Prosecutors Feeling Impact of 'Duke Effect'
New Jersey prosecutor Paul DeGroot knew it wouldn't take long for the Duke University lacrosse rape case to wreak havoc on prosecutors.
"It's becoming a tool and a buzz word for defense attorneys to say, 'Look what happened at Duke,'" DeGroot said.
He speaks from experience.
Shortly after the rape charges were dropped against the three lacrosse players -- and the prosecutor, Durham County, N.C., District Attorney Mike Nifong, was hit with ethics charges for allegedly withholding DNA evidence -- a defense lawyer in a recent drug case tried to use the Duke case against DeGroot.
"He said to the jury, 'We all know a prosecutor can indict a ham sandwich. Just look at what happened in that case down in Duke,'" recalled DeGroot, senior assistant prosecutor in Passaic County, N.J. "I objected as soon as that came out. And I made sure I added to say, 'In this county, we don't try cases like that.'"
Prosecutors across the country are seeing fallout from the Duke case, as defense attorneys use it to discredit other criminal cases and paint them as overzealous prosecutors with something to prove.
In Texas, one defense attorney recently cited the case during voir dire, and again in closing argument, in an assault case involving a teacher accused of pinning down a female student while other students beat her. The lawyer reminded jurors about what happened at Duke. The defendant was found not guilty in three minutes.
"Prosecutors should be worried," said defense attorney Edmund "Skip" Davis, the Texas attorney who cited the Duke case in the recent assault trial and plans to cite it in a rape trial next week.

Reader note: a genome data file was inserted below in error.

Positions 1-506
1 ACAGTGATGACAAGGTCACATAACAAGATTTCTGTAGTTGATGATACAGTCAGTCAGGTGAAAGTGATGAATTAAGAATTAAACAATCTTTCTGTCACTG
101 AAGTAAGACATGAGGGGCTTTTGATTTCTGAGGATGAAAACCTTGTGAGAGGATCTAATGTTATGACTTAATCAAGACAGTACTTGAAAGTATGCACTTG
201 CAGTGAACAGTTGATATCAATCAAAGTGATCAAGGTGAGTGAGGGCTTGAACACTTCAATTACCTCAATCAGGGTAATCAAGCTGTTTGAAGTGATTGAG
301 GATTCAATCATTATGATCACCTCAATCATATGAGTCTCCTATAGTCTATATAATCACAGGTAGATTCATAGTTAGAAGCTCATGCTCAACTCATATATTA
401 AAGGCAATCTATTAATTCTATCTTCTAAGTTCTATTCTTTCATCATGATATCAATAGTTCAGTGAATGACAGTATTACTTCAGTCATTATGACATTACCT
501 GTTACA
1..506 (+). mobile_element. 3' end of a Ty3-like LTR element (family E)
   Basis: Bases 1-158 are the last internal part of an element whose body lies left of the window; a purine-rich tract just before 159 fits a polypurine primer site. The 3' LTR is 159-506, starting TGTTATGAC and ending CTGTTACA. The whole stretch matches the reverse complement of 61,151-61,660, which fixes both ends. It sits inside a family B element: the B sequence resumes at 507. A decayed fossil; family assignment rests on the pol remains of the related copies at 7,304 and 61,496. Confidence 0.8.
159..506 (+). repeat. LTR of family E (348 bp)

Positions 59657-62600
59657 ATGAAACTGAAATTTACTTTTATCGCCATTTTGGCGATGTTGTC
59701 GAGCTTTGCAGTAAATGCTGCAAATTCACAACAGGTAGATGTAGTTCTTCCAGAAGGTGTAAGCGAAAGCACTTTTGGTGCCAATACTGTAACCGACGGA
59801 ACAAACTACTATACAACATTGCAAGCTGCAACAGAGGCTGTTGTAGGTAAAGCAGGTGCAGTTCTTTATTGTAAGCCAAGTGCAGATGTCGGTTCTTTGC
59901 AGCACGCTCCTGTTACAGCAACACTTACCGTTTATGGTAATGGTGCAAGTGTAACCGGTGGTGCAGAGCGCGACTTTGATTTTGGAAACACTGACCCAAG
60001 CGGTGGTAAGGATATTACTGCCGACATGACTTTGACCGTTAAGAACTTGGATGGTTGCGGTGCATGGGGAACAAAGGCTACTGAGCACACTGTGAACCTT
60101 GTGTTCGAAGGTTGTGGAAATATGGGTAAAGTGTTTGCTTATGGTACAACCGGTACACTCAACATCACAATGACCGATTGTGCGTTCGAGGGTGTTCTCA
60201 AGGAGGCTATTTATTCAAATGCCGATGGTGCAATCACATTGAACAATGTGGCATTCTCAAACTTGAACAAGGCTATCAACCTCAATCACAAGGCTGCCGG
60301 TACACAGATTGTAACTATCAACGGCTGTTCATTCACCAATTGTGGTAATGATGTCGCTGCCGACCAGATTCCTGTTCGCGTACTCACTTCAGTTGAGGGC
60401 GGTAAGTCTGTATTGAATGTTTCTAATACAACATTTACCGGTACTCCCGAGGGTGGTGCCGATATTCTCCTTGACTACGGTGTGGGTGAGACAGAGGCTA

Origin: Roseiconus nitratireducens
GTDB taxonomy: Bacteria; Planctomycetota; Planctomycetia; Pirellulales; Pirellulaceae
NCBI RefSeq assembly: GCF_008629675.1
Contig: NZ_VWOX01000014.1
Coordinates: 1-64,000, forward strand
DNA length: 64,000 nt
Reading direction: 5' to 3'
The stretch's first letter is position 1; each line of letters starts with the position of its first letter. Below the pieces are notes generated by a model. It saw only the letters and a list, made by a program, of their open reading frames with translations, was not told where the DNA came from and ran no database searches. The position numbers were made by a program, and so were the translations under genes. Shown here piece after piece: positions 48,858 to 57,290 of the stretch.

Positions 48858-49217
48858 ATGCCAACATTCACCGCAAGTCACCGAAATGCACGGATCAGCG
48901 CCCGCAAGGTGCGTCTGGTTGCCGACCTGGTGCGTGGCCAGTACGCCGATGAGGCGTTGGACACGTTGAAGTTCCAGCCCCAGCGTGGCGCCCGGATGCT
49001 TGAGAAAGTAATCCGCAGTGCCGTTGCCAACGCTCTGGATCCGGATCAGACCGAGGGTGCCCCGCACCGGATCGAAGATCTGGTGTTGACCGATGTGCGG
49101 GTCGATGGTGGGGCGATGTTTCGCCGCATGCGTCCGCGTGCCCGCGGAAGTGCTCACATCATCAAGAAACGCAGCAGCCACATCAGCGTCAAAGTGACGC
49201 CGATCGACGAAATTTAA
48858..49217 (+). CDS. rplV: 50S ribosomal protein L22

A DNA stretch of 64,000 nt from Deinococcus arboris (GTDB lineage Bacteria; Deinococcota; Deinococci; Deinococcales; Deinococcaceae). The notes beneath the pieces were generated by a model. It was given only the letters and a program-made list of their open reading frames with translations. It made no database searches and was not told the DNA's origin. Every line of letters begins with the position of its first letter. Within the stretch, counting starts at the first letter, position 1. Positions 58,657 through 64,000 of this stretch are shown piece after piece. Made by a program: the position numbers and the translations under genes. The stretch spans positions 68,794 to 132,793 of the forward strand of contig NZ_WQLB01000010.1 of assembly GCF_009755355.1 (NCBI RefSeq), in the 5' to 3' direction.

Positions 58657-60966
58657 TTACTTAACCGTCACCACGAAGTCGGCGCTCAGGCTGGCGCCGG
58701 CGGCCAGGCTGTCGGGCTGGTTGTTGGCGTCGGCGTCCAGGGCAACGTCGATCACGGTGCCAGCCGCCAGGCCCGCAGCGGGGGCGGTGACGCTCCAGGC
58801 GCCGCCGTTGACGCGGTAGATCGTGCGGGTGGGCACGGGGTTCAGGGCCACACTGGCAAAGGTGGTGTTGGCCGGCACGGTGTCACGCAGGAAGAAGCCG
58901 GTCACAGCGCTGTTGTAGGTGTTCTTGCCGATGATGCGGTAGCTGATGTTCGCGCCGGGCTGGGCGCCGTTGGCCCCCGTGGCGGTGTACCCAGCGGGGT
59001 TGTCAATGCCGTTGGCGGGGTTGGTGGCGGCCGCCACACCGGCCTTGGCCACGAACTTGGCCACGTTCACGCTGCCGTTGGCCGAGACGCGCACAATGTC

In the teacher assault case, Davis asked jurors during voir dire if they were familiar with the "tragedy" that happened in the Duke case and whether they thought it was a shoddy investigation. At closing, he reminded jurors not to rush to judgement to avoid "that tragedy that nearly fell upon those kids at Duke."
"I told them, 'Just because someone hollers out that a crime has been committed just does not make it so,'" Davis said. "And the Duke case made a perfect example of that."
In Ohio, criminal defense attorney Ian Friedman of Ian N. Friedman & Associates in Cleveland said he plans to ask jurors during voir dire about the Duke case in an upcoming rape trial to see how they feel about false accusations and mishandled investigations.
"Everyone in my firm is well aware that this [Duke] example should be raised -- during voir dire, during closing arguments ... because this may cause a jury not to rush the judgment," Friedman said.
Friedman said that while defense lawyers for years have addressed wrongful convictions with jurors, the Duke case is a more powerful tool because so many people know about it. It put the presumption of innocence back on the radar screen, he said.
Prosecutors, meanwhile, believe that the Duke case is tarnishing their image, and could potentially hurt future cases.
"[That case] definitely is going to make it difficult for us, there's no question about it," said Joshua Marquis, district attorney in Clatsop County, Ore.
Marquis said that case, like the Duke case, sends a strong message to prosecutors: Strictly adhere to the rules of professional conduct and don't publicly talk about your case.
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